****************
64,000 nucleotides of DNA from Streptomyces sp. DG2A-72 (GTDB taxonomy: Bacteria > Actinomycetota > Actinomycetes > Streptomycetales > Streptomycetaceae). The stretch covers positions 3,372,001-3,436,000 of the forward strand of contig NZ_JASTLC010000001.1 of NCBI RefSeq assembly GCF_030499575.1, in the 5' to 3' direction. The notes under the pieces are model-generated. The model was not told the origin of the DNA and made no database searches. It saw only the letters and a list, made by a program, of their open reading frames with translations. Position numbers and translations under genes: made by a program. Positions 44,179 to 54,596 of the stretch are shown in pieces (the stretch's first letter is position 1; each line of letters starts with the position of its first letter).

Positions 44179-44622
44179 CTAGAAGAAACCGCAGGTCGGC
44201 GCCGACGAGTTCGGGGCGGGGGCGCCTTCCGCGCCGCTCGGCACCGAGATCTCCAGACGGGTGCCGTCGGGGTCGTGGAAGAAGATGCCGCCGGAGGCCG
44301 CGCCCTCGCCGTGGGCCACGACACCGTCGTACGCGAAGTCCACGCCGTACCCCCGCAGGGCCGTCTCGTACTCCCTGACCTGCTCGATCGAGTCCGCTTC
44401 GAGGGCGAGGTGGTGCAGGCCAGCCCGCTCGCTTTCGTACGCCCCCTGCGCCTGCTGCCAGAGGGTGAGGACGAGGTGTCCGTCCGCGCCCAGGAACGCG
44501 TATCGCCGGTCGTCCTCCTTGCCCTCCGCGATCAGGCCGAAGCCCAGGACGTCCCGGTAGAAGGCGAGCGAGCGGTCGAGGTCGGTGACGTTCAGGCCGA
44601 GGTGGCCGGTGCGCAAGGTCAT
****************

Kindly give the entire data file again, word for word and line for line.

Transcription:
64,000 nucleotides of DNA from Streptomyces sp. DG2A-72 (GTDB taxonomy: Bacteria > Actinomycetota > Actinomycetes > Streptomycetales > Streptomycetaceae). The stretch covers positions 3,372,001-3,436,000 of the forward strand of contig NZ_JASTLC010000001.1 of NCBI RefSeq assembly GCF_030499575.1, in the 5' to 3' direction. The notes under the pieces are model-generated. The model was not told the origin of the DNA and made no database searches. It saw only the letters and a list, made by a program, of their open reading frames with translations. Position numbers and translations under genes: made by a program. Positions 44,179 to 54,596 of the stretch are shown in pieces (the stretch's first letter is position 1; each line of letters starts with the position of its first letter).

Positions 44179-44622
44179 CTAGAAGAAACCGCAGGTCGGC
44201 GCCGACGAGTTCGGGGCGGGGGCGCCTTCCGCGCCGCTCGGCACCGAGATCTCCAGACGGGTGCCGTCGGGGTCGTGGAAGAAGATGCCGCCGGAGGCCG
44301 CGCCCTCGCCGTGGGCCACGACACCGTCGTACGCGAAGTCCACGCCGTACCCCCGCAGGGCCGTCTCGTACTCCCTGACCTGCTCGATCGAGTCCGCTTC
44401 GAGGGCGAGGTGGTGCAGGCCAGCCCGCTCGCTTTCGTACGCCCCCTGCGCCTGCTGCCAGAGGGTGAGGACGAGGTGTCCGTCCGCGCCCAGGAACGCG
44501 TATCGCCGGTCGTCCTCCTTGCCCTCCGCGATCAGGCCGAAGCCCAGGACGTCCCGGTAGAAGGCGAGCGAGCGGTCGAGGTCGGTGACGTTCAGGCCGA
44601 GGTGGCCGGTGCGCAAGGTCAT